Allotetraploid somatic hybrid plants of `Hamlin' sweet orange (Citrus sinensis L. Osbeck) + `Femminello' lemon (C. limon L. Burm. f.), and Milam lemon (purported hybrid of C. jambhiri Lush) + `Femminello' lemon were regenerated via somatic embryogenesis following protoplast fusion. `Hamlin' and Milam protoplasts were isolated from undeveloped ovule-derived embryogenic callus cultures and fused using a polyethylene glycol method with seedling leaf-derived protoplasts of `Femminello' lemon. Somatic hybrids were identified on the basis of leaf morphology, root-tip cell chromosome number, and electrophoretic analyses of phosphoglucose isomerase, phosphoglucose mutase, and 6-phosphogluconate dehydrogenase leaf isozymes. The somatic hybrids will be used in interploid crosses with lemon in an effort to generate seedless triploid lemon types with improved tolerance to mal secco disease.

Free access

S. Jorge, M.C. Pedroso, D.B. Neale, and G. Brown

, Azores, Portugal), Dr. Gil de Seabra (O Porto, Portugal);and also Dr. Serra Lopes and Eng. Monjardino (Parque da Pena, Sintra, Portugal) for the kind gift of C. sinensis leaves; and Dr. Tenreiro and Dr. Durzan for the critical reading of the manuscript.

Free access

Alan T. Whittemore and Alden M. Townsend

-pollinations among seven Celtis species ( C. bungeana , C. koraiensis , C. laevigata , C. occidentalis , C. reticulata , C. sinensis , and C. tenuifolia ) to test the potential for interspecific hybridization in breeding for pathogen resistance in the genus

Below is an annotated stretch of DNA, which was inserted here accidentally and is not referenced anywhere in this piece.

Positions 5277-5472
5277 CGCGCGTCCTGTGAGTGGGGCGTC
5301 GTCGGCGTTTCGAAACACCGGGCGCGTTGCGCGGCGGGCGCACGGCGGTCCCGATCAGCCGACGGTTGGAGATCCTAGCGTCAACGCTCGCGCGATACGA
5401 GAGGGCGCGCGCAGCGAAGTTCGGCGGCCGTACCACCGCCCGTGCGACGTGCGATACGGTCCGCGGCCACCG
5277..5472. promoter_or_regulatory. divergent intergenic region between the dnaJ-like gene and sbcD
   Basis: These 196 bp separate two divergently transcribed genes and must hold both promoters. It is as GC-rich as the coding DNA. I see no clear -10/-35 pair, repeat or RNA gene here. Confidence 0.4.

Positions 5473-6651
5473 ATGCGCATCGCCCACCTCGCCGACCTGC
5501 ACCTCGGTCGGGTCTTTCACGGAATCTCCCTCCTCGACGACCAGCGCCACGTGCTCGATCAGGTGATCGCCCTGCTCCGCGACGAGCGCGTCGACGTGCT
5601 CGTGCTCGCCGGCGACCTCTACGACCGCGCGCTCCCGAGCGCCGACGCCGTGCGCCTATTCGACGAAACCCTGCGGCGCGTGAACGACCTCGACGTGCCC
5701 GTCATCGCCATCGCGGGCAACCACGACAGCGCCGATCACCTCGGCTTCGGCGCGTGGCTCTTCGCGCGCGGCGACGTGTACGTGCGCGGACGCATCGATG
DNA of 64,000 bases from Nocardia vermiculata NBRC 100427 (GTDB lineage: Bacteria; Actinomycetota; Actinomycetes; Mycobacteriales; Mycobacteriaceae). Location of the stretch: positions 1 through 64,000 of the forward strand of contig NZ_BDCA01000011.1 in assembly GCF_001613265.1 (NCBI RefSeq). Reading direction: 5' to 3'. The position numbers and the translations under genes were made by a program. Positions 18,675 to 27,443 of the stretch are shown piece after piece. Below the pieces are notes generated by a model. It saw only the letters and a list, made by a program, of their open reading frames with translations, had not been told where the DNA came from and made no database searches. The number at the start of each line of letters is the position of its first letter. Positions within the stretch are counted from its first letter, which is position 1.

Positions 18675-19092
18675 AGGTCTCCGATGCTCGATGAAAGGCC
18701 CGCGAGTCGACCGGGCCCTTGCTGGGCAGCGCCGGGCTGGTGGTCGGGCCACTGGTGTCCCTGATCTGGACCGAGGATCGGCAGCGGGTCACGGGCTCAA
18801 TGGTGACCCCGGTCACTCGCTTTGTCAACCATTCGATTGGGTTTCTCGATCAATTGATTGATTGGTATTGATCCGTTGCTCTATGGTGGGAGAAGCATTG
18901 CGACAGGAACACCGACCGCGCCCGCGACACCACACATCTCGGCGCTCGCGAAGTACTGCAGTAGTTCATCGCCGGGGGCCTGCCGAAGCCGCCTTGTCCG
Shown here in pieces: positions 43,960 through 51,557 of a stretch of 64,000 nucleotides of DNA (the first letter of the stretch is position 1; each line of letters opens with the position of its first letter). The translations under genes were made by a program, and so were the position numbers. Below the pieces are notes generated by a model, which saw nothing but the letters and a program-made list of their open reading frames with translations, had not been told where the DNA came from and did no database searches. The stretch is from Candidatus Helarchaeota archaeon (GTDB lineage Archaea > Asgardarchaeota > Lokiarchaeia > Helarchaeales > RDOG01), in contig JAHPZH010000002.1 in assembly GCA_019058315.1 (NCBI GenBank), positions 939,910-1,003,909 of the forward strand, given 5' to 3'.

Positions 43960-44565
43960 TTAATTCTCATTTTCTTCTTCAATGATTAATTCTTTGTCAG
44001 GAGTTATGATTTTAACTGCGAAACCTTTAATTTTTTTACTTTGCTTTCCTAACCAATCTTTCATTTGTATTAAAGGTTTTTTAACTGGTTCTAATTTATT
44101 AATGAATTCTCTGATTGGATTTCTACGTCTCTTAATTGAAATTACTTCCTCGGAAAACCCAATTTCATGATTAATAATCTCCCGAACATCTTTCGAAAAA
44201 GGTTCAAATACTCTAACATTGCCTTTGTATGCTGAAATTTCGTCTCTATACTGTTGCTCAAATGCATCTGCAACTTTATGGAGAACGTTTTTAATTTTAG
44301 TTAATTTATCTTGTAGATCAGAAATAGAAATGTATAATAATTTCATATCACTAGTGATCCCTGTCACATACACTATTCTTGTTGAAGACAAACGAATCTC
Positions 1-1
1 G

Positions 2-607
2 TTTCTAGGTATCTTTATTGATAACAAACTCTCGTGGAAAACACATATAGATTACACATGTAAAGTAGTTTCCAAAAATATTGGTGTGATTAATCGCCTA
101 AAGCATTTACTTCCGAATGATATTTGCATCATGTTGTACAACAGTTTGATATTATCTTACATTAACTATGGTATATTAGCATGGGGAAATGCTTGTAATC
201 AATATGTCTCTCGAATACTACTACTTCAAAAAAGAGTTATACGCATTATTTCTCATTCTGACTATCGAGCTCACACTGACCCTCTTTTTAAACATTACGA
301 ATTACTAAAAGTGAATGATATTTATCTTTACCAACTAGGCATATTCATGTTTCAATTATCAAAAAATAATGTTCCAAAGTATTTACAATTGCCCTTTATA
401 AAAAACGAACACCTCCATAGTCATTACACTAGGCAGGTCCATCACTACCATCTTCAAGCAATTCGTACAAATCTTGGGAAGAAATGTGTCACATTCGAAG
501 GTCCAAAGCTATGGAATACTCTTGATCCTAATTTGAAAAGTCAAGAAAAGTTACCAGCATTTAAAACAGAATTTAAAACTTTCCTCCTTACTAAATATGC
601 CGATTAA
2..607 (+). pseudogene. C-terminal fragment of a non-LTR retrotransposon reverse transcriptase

Free access

Abigail J. Walter, YongPing Duan, and David G. Hall

deserves further exploration. To help clarify the importance of M. paniculata relative to HLB epidemiology in commercial citrus in Florida, we investigated titers of C Las in M. paniculata and C. sinensis plants growing in the same field and in ACP

Free access

Yuan Yu, Chunxian Chen, Ming Huang, Qibin Yu, Dongliang Du, Matthew R. Mattia, and Frederick G. Gmitter Jr.

hybridization between four ancestral taxa, mandarin, citron, pummelo, and Citrus micrantha ( Nicolosi et al., 2000 ), but opinions differ on the origin of some specific species and cultivars. Most of the secondary species including sweet orange ( C. sinensis

Full access

Milica Ćalović, Chunxian Chen, Qibin Yu, Vladimir Orbović, Frederick G. Gmitter Jr, and Jude W. Grosser

[( Citrus clementina × C. reticulata ) × ( C. reticulata × C. sinensis ) ( Aleza et al., 2010 )] and Safor [( C. clementina × C. reticulata ) × ( Citrus unshiu × C. nobilis ) ( Cuenca et al., 2010 )]. As an alternative, the combination of two

Free access

Vicente Gimeno, James P. Syvertsen, Inma Simon, Vicente Martinez, Jose M. Camara-Zapata, Manuel Nieves, and Francisco Garcia-Sanchez

. aurantium L.) without an interstock (VL/SO) or interstocked with ‘Valencia’ orange ( C. sinensis Osbeck; VL/V/SO) or ‘Castellano’ orange ( C. sinensis ; VL/C/SO) were compared in this experiment. Trees were grown in 25-L pots filled with native clay

Free access

Chunxian Chen, Jude W. Grosser, Milica Ćalović, Patricia Serrano, Gemma Pasquali, Julie Gmitter, and Fred G. Gmitter Jr

. amblycarpa Ochse), ‘Changsha’ mandarin ( C. reticulata ), ‘Murcott’ tangor and ‘W. Murcott’ tangor ( C. reticulata × C. sinensis ), and ‘Page’ tangelo [‘Minneola’ tangelo ( C. reticulata × C. paradisi Macf.) × ‘Clementine’ mandarin ( C. reticulata